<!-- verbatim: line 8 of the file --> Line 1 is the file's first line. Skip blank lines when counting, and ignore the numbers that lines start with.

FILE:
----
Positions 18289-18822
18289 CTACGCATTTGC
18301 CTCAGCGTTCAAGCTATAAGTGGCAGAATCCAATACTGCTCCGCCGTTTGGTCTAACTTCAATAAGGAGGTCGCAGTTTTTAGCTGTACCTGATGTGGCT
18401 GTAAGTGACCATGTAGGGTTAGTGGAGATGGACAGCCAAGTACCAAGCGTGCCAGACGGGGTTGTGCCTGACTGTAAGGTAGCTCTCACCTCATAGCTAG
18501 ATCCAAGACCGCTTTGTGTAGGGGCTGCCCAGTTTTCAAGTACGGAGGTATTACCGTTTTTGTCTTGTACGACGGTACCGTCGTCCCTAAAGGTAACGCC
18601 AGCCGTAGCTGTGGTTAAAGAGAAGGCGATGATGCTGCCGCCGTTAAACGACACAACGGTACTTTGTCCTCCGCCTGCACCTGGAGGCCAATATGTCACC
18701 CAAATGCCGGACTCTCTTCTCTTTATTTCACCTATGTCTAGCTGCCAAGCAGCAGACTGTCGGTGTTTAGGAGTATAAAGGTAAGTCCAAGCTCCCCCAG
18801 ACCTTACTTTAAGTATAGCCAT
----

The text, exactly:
18801 ACCTTACTTTAAGTATAGCCAT